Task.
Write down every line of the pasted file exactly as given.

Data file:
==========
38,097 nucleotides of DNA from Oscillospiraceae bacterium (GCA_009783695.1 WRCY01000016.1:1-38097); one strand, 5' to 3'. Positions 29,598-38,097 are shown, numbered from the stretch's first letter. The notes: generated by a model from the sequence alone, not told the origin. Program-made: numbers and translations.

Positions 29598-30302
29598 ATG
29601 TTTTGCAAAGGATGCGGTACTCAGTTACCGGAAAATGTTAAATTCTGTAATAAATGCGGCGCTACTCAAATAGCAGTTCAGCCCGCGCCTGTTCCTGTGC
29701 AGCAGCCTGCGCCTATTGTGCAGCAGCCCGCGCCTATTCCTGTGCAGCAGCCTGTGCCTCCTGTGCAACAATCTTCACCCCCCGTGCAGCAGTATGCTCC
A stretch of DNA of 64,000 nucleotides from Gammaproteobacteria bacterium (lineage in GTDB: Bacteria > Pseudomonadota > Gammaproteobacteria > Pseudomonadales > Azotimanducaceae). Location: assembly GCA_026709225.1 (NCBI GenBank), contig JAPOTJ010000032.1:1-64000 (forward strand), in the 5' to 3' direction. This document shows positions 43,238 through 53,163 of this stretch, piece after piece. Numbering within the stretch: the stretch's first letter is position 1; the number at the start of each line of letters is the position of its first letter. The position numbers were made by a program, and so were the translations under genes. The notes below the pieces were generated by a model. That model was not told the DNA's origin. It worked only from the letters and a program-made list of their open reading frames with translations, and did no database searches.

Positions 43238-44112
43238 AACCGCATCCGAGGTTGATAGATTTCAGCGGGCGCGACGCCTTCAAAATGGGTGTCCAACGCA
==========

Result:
38,097 nucleotides of DNA from Oscillospiraceae bacterium (GCA_009783695.1 WRCY01000016.1:1-38097); one strand, 5' to 3'. Positions 29,598-38,097 are shown, numbered from the stretch's first letter. The notes: generated by a model from the sequence alone, not told the origin. Program-made: numbers and translations.

Positions 29598-30302
29598 ATG
29601 TTTTGCAAAGGATGCGGTACTCAGTTACCGGAAAATGTTAAATTCTGTAATAAATGCGGCGCTACTCAAATAGCAGTTCAGCCCGCGCCTGTTCCTGTGC
29701 AGCAGCCTGCGCCTATTGTGCAGCAGCCCGCGCCTATTCCTGTGCAGCAGCCTGTGCCTCCTGTGCAACAATCTTCACCCCCCGTGCAGCAGTATGCTCC
A stretch of DNA of 64,000 nucleotides from Gammaproteobacteria bacterium (lineage in GTDB: Bacteria > Pseudomonadota > Gammaproteobacteria > Pseudomonadales > Azotimanducaceae). Location: assembly GCA_026709225.1 (NCBI GenBank), contig JAPOTJ010000032.1:1-64000 (forward strand), in the 5' to 3' direction. This document shows positions 43,238 through 53,163 of this stretch, piece after piece. Numbering within the stretch: the stretch's first letter is position 1; the number at the start of each line of letters is the position of its first letter. The position numbers were made by a program, and so were the translations under genes. The notes below the pieces were generated by a model. That model was not told the DNA's origin. It worked only from the letters and a program-made list of their open reading frames with translations, and did no database searches.

Positions 43238-44112
43238 AACCGCATCCGAGGTTGATAGATTTCAGCGGGCGCGACGCCTTCAAAATGGGTGTCCAACGCA